2. For a second entry, come back tomorrow and leave a comment on my interview with Susan Higginbotham tomorrow, April 16.

3. Spread the word about the giveaway and leave a link on this post for a third entry.

***Remember to leave your email address and indicate if you are international in your comments***

Deadline is April 22 at 5PM

THIS GIVEAWAY IS NOW CLOSED. For a list of winners, go here.

About the Author (from her Website):

Susan Higginbotham has been writing, off and on, as long as she can remember. Her first stab at a historical novel was in junior high school, where she whiled away my study halls writing about the adventures of five orphaned siblings living through the Blitz. Fortunately, most of the details have escaped her, but as she recalls her characters had an endless supply of money and very few relatives to get in their way. Aside from the remarks such as “There’s a war going on, you know” that she cleverly threw in once in a while, the characters could have just as easily been living in the suburbs of Washington, D.C., in the 1970’s (like herself) as in London in the 1940’s. But everyone has to start somewhere, eh?

Read Susan Higginbotham’s Website for the rest of her biography, here, and check out her blog, here. You can buy this book here in the United States and here in Canada.

Check out the other stops on the tour:

C.O.R.A. Diversity Roll Call–Poets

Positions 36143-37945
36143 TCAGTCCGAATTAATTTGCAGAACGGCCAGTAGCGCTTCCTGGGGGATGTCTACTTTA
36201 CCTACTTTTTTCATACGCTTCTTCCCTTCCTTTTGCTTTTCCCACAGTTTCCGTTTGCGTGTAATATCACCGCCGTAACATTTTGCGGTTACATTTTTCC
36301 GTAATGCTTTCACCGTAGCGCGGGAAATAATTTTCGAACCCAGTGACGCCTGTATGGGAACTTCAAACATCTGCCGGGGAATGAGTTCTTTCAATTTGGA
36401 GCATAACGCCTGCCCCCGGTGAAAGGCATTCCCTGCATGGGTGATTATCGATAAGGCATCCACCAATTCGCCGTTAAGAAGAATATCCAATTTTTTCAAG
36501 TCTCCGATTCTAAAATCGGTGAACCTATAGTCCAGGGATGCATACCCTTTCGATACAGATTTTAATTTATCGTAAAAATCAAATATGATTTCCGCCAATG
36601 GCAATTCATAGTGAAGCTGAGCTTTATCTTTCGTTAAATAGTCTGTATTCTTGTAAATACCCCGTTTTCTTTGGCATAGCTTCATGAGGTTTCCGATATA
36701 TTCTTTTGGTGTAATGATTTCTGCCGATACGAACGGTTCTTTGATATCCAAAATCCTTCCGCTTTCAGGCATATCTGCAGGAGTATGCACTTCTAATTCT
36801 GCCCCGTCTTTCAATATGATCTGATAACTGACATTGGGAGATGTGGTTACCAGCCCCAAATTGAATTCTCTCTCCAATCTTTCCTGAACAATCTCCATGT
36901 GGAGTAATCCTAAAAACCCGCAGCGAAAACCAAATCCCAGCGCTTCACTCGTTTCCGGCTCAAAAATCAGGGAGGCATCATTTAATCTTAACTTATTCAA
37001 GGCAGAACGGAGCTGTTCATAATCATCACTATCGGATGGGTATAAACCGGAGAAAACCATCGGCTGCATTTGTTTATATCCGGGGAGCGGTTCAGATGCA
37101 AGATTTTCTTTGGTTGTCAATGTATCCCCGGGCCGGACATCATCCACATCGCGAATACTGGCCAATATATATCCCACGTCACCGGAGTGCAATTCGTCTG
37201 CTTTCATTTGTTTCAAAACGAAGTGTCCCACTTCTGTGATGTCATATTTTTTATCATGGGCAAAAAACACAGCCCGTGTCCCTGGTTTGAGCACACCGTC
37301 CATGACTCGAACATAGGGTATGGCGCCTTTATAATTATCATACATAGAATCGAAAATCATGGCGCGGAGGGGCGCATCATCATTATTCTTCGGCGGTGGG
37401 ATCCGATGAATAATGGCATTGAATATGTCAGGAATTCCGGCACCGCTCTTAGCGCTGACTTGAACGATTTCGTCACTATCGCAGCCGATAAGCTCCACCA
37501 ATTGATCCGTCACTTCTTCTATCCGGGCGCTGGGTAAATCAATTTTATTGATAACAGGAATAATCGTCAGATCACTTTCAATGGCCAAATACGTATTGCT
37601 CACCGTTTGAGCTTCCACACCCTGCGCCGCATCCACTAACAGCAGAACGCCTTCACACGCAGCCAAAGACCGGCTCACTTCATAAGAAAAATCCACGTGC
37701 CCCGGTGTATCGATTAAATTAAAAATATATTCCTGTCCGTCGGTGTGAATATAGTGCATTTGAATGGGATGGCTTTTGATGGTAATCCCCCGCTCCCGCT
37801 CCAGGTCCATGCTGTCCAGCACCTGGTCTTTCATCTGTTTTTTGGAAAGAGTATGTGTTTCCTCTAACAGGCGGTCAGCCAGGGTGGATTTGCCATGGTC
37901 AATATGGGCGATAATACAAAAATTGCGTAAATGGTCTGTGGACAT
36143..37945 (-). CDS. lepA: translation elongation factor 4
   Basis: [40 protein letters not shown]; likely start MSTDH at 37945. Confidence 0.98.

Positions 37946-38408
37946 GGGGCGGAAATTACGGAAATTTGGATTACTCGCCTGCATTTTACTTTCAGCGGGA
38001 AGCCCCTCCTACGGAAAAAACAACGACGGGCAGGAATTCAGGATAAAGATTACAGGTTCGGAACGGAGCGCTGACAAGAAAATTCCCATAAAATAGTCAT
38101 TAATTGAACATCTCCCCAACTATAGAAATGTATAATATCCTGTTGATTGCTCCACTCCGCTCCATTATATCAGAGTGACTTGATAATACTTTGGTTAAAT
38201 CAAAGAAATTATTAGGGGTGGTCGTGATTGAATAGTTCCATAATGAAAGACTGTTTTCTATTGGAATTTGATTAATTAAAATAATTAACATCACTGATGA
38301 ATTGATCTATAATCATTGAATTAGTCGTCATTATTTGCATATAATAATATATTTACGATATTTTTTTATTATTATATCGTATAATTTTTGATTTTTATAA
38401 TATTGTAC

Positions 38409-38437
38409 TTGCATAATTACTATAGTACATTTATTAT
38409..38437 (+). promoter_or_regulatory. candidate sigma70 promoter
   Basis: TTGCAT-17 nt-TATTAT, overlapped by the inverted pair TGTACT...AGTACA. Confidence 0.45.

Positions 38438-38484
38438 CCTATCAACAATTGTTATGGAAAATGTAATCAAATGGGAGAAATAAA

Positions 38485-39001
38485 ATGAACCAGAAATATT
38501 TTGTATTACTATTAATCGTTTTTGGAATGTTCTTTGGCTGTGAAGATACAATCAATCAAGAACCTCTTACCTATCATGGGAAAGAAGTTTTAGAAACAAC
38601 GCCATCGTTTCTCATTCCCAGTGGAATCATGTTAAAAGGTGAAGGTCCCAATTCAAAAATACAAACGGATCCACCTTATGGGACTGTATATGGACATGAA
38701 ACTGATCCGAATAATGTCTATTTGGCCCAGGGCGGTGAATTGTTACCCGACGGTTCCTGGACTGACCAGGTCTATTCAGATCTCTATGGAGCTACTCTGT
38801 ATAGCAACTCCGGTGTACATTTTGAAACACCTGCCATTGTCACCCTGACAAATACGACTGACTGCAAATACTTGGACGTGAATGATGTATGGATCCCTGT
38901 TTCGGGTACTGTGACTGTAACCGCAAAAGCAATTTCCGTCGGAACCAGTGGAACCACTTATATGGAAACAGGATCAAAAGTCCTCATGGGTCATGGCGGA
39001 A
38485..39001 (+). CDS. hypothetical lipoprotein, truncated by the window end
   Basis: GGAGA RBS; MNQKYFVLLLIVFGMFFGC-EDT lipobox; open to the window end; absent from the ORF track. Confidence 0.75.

I recently discovered this week’s C.O.R.A. Diversity Roll Call is about poetry and poets, so naturally I’m participating. While I’m supposed to talk only about a female African American poet, I’m going to broaden this to include my two favorite African-American Poets, Yusef Komunyakaa and Rita Dove, who is a more recent find thanks to The Writer’s Center and Kyle Semmel from where I won a book of poetry.

First, let’s talk about Rita Dove and share one of her poems. Rita is not only a poet, but also a script writer and story writer. She served as Poet Laureate of the United States and Consultant to the Library of Congress from 1993 to 1995 and as Poet Laureate of the Commonwealth of Virginia from 2004 to 2006. She now works at the University of Virginia in Charlottesville as an English professor. Check out her Webpage for more biography information.

This is one of my favorite poems, which can be found here with several others:

My Mother Enters the Work Force

The path to ABC Business School
was paid for by a lucky sign:
Alterations, Qualified Seamstress Inquire Within.
Tested on Sleeves, hers
never puckered — puffed or sleek,